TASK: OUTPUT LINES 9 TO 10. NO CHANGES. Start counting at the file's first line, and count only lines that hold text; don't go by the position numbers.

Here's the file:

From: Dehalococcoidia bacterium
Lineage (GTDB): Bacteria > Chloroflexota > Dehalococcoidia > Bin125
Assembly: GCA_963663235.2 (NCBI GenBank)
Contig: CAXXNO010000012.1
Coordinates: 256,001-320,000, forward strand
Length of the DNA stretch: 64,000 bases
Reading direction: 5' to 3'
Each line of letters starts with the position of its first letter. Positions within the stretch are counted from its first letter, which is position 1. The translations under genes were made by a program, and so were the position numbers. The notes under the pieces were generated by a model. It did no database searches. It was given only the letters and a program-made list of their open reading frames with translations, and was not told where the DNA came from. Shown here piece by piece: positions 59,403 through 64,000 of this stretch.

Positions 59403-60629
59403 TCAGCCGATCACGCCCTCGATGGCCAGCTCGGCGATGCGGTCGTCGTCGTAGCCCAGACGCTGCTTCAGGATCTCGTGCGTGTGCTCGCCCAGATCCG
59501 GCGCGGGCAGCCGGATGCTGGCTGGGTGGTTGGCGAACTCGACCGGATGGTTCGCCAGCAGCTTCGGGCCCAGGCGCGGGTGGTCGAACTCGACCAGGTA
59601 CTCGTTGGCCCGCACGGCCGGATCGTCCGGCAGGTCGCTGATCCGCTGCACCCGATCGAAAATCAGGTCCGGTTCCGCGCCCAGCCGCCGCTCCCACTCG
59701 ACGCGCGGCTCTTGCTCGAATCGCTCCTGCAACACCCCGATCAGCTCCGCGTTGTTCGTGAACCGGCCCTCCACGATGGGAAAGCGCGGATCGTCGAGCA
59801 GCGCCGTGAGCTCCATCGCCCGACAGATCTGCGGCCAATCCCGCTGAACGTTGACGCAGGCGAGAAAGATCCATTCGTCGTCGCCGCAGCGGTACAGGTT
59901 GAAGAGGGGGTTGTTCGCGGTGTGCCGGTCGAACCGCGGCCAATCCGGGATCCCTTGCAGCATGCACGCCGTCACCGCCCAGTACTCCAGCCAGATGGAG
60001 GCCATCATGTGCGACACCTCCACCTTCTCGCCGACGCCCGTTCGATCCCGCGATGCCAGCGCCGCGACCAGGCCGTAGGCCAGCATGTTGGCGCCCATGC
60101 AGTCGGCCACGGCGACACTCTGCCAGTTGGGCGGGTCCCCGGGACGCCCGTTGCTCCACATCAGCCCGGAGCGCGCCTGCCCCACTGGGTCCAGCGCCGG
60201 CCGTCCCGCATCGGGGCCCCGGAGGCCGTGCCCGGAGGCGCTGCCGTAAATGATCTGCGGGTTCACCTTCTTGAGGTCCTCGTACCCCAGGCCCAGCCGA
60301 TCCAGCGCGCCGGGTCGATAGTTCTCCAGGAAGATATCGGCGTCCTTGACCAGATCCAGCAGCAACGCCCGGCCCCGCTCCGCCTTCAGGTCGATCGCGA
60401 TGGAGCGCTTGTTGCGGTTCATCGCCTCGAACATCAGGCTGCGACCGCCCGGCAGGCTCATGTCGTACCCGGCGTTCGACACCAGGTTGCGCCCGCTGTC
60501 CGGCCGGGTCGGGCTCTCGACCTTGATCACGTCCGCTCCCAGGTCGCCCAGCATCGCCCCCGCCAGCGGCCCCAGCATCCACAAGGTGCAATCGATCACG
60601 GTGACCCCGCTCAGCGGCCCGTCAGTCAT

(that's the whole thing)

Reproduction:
Positions 59403-60629
59403 TCAGCCGATCACGCCCTCGATGGCCAGCTCGGCGATGCGGTCGTCGTCGTAGCCCAGACGCTGCTTCAGGATCTCGTGCGTGTGCTCGCCCAGATCCG